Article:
“Secret Society” promises money, and fame, but it’s not free

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OKLAHOMA CITY - An interesting piece of mail is popping up in mailboxes from a mysterious group that claims to hold the key to the mysteries of the universe.

The 12-page recruitment letter says it’s from the “Secret Society.”

It goes onto say the world's most famous, and powerful have their eye on 20-year-old, Brandi Tasso, an aspiring actress from Oklahoma.

“I was excited,” she said. “I thought it was going to be like a manager or casting director reaching out to me.”

This would be no big break for Brandi, instead, more like smoke and mirrors.

The sender even swears on the Bible they will deliver the "greatest secrets free of charge."

The only real secret though is what happens when you return the enclosed membership certificate with your signature on it.

Brandi told the In Your Corner team, “I was very close to doing it.”

We set out in search of this secret.

The phone number connected us with a call center in Dallas.

The saleswoman told us the 55-page pamphlet is free, but mostly includes testimonials, no secrets, only another invitation, this time for a purchase to get the real access.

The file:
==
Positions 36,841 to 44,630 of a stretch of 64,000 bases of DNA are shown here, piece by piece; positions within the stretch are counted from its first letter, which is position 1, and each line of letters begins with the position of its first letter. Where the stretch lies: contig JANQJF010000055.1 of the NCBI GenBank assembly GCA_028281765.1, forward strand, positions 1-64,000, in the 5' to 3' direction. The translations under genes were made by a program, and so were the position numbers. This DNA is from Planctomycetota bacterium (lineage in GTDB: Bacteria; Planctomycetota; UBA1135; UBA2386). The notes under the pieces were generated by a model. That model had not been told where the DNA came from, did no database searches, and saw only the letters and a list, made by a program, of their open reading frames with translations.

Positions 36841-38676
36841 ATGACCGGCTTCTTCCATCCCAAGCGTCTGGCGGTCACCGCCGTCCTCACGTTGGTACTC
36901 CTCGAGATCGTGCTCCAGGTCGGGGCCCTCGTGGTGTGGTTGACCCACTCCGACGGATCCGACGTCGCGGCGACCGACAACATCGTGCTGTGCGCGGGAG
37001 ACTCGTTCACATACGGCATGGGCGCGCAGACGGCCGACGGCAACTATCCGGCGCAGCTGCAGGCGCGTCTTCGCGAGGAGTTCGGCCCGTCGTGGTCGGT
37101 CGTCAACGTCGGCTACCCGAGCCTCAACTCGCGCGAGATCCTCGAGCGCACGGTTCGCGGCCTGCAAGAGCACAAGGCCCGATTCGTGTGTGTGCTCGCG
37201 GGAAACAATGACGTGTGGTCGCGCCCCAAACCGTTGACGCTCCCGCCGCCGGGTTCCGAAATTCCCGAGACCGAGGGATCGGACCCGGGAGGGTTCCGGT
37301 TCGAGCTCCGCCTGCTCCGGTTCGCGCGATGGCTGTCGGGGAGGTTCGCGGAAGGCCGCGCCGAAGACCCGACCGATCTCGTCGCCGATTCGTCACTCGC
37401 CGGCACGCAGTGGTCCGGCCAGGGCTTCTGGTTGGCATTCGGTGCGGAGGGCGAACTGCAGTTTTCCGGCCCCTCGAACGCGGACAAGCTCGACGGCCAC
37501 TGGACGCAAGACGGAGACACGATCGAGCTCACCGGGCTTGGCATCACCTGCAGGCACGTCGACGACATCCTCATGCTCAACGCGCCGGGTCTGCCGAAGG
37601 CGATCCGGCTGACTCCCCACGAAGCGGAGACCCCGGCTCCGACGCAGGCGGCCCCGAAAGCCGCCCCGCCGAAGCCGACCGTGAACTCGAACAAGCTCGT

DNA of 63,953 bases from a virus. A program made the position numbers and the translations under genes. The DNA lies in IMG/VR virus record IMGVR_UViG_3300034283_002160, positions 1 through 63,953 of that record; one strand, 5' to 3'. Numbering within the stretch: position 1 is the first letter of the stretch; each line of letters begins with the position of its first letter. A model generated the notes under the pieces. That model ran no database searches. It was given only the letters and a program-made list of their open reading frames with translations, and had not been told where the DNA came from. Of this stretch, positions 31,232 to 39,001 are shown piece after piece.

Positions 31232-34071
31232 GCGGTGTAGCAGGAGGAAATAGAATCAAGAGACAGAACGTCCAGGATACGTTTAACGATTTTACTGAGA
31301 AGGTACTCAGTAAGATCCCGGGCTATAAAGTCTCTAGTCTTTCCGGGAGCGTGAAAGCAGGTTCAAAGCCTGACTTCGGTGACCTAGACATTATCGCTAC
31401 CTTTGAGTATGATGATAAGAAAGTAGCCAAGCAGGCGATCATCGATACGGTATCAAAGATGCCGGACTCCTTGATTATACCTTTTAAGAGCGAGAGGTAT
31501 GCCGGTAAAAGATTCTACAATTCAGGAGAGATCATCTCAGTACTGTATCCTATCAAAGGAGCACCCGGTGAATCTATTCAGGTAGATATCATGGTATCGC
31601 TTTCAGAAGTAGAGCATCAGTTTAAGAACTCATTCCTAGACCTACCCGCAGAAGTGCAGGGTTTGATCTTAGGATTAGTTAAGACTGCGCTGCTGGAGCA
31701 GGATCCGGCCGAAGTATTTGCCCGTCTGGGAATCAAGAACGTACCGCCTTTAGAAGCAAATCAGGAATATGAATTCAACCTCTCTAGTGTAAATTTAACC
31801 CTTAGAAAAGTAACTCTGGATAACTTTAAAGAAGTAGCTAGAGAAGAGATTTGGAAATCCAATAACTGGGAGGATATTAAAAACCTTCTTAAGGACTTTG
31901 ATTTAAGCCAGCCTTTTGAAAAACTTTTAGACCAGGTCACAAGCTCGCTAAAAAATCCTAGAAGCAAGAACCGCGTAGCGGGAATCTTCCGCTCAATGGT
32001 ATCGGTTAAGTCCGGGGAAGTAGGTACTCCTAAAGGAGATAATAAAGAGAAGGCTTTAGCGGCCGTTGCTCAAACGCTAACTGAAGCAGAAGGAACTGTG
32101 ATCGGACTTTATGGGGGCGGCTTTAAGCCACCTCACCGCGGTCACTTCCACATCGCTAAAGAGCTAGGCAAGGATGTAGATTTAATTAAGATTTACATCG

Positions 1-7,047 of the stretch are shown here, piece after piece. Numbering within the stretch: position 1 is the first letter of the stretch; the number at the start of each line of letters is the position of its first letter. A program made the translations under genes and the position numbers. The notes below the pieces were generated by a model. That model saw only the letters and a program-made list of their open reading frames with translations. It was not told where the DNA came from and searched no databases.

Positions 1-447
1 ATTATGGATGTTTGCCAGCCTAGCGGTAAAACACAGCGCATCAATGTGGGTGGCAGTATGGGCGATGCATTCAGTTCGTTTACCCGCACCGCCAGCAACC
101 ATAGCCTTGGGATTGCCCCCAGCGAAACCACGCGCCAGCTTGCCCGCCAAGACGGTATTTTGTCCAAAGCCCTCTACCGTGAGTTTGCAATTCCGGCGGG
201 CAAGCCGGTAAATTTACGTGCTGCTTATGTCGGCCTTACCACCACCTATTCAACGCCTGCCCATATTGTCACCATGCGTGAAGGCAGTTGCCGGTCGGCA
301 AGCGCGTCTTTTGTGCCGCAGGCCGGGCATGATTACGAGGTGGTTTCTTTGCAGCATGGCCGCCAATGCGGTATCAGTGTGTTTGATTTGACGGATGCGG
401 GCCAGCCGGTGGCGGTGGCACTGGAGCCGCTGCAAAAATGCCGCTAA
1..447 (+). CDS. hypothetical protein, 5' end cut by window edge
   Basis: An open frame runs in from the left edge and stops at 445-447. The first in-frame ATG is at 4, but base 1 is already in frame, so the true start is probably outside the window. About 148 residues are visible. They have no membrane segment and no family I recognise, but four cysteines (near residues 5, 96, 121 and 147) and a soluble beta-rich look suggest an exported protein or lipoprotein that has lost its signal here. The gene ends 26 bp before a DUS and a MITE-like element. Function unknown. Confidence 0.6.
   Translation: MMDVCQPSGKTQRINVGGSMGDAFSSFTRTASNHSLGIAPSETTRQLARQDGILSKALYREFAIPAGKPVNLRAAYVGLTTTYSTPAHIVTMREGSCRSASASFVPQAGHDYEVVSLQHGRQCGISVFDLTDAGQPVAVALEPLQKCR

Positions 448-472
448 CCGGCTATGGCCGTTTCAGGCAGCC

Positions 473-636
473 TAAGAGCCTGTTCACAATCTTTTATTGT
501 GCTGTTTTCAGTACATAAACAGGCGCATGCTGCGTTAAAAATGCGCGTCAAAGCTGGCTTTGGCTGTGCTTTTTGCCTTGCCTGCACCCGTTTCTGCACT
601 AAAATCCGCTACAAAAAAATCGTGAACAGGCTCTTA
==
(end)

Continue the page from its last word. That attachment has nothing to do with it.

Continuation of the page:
She went on to tell us about the founder of the Secret Society, Frank R. Wallace.

His son, Mark Hamilton, is also an author, and publisher.

He runs the company now.

The In Your Corner bottom line: they're trying to make money by selling you books that aren't cheap.  Basically, the membership will get you even more books, and bills, you never agreed to in the first place.

Brandi knew better.

She's still dreaming big.

She added, “The journey is the most important part.”

Maybe you can gain valuable knowledge from their teachings, like some claim online.

It’s the way the books are being marketed and sold that has some people suspicious and upset.

We’re told the purchase comes with a 90-day money back guarantee.

At the end of the day, do your due diligence, and use your best judgment.

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